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Glutathione reductase activity in skin exposed to 4-tertiary butyl catechol.
Yonemoto K; Gellin GA; Epstein WL; Fukuyama K
Int Arch Occup Environ Health 1983 Dec; 51(4):341-345
Experiments were designed to measure glutathione-reductase (GR) activity in mouse skin treated with 4-tertiary-butyl-catechol (98293) (TBC). Three groups of five Uscd-mice were treated as follows: group 1, left ear with TBC dissolved in dimethyl-sulfoxide (DMSO) and acetone and right ear with DMSO/acetone; group 2, left ear with TBC and right ear no treatment; group 3, left ear with DMSO and right ear no treatment. The TBC solution or the solvent was applied topically three times at 48 hour intervals. TBC treated skin demonstrated significant increases in GR activity. The enzyme levels in the nontreated and solvent treated ears failed to show significant changes. Neither skin color changes nor melanocyte degeneration were observed following TBC treatment. Electron microscopy showed that TBC treatment resulted in pheomelanin formation. The elevation in GR was detectable even before pheomelanin production. This caused the authors to suggest the possibility that occupational leukoderma may be detectable before the clinical change develops and this may help in the health management of this condition.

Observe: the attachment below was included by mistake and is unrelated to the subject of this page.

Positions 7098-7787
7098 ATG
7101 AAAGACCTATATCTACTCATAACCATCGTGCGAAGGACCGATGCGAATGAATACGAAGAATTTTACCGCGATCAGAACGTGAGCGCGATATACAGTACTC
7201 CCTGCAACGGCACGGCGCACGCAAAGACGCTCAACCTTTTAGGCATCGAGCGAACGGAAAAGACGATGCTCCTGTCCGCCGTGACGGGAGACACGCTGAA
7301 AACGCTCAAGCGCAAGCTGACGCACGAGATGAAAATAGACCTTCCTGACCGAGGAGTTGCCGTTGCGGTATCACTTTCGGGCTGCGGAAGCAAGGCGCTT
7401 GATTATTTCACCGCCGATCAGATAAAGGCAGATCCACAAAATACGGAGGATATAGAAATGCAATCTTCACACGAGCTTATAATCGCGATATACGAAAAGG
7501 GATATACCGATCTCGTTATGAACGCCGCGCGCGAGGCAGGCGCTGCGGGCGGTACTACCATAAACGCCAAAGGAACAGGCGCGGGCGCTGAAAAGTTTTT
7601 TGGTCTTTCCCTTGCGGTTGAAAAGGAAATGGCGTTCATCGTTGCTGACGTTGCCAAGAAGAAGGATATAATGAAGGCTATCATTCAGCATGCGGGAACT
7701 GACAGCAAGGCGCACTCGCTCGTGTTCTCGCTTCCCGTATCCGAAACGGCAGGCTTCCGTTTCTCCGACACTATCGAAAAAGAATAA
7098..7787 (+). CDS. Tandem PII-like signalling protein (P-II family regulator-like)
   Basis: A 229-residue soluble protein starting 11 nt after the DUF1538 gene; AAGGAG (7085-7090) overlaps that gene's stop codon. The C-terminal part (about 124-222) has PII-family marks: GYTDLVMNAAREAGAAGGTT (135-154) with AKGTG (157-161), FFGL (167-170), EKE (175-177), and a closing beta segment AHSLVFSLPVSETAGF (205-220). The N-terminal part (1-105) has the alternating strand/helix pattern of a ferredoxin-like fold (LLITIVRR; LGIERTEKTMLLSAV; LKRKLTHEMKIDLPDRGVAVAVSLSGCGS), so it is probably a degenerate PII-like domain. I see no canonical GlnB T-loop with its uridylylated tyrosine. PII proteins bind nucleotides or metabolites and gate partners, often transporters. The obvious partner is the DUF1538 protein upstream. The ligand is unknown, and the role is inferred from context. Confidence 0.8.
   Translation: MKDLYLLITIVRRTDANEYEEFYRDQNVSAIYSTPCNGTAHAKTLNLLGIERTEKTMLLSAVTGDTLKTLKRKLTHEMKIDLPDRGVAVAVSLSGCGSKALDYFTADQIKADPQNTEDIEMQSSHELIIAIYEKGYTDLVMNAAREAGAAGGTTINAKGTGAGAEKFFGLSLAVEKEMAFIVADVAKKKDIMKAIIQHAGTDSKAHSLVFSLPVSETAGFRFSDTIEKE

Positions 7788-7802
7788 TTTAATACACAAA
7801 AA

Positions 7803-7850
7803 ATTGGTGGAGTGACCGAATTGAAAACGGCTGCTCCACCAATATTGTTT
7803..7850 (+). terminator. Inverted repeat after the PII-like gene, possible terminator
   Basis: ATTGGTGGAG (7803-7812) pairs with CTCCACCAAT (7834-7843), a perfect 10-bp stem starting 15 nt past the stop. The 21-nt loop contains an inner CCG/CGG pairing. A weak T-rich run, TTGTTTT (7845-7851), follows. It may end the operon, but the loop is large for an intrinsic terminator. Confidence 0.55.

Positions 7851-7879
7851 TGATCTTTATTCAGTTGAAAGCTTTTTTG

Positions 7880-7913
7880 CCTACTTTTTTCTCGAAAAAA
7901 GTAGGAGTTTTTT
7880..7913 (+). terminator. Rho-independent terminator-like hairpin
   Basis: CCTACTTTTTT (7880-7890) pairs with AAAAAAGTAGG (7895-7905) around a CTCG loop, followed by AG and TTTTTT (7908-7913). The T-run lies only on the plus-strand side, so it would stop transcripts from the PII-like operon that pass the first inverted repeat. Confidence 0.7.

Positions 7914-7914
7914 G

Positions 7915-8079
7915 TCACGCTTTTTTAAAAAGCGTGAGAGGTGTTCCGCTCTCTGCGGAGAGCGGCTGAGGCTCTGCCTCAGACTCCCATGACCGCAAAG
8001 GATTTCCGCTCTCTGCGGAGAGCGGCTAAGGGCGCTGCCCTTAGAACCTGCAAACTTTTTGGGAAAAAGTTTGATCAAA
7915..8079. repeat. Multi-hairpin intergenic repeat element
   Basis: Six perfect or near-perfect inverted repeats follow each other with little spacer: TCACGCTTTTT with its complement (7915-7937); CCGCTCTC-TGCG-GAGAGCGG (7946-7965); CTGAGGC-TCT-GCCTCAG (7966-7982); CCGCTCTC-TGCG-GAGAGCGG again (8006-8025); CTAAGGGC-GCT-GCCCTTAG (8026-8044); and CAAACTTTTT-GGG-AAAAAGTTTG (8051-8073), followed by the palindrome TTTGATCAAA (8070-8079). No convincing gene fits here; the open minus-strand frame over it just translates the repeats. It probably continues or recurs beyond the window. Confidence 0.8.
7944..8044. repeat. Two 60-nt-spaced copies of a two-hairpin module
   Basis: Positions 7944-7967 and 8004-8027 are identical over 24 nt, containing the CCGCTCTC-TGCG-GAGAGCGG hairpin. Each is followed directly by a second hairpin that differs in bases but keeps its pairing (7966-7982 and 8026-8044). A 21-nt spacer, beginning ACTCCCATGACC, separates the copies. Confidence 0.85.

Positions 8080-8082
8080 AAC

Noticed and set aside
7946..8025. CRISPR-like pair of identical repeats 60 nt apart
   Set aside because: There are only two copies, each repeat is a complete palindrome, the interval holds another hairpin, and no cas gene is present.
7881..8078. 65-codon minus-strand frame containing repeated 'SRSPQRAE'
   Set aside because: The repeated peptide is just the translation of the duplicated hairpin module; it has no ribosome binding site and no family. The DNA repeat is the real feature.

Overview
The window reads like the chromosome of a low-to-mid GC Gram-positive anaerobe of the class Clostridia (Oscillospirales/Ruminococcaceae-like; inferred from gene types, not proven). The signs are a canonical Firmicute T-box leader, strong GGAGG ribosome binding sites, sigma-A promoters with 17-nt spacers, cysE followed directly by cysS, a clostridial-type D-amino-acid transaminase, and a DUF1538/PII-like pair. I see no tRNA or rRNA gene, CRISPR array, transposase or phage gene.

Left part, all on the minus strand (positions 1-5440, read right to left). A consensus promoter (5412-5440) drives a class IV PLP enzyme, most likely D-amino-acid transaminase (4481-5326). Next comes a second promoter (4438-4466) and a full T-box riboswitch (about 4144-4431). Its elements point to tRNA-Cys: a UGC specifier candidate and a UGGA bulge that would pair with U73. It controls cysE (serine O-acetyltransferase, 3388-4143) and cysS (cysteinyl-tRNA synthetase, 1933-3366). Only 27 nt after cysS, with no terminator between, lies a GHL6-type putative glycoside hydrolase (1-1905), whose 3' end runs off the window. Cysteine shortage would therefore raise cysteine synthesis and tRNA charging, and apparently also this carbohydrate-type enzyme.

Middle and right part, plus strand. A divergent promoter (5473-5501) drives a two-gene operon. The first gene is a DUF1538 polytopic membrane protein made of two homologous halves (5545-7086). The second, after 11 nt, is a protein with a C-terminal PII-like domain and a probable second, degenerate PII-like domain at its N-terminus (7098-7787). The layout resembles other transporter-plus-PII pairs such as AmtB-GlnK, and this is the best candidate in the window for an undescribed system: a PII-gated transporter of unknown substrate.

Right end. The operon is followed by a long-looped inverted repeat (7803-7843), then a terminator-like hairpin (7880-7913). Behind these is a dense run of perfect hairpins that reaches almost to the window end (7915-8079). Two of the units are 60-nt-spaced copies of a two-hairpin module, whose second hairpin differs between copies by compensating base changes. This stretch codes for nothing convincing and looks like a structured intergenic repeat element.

NIOSH-Publication; NIOSH-Grant; Dermatitis; Skin-exposure; Pigments; In-vivo-studies; Pigmentation-disorders; Enzyme-activity; Laboratory-animals; Diagnostic-techniques; Author Keywords: Occupational leukoderma; 4-tertiary butyl catechol; Glutathione reductase; Pheomelanogenesis
Dermatology University of California Department of Dermatology San Francisco, Calif 94143
Issue of Publication
International Archives of Occupational and Environmental Health
University of California San Francisco, San Francisco, California
Page last reviewed: September 11, 2020
Content source: National Institute for Occupational Safety and Health Education and Information Division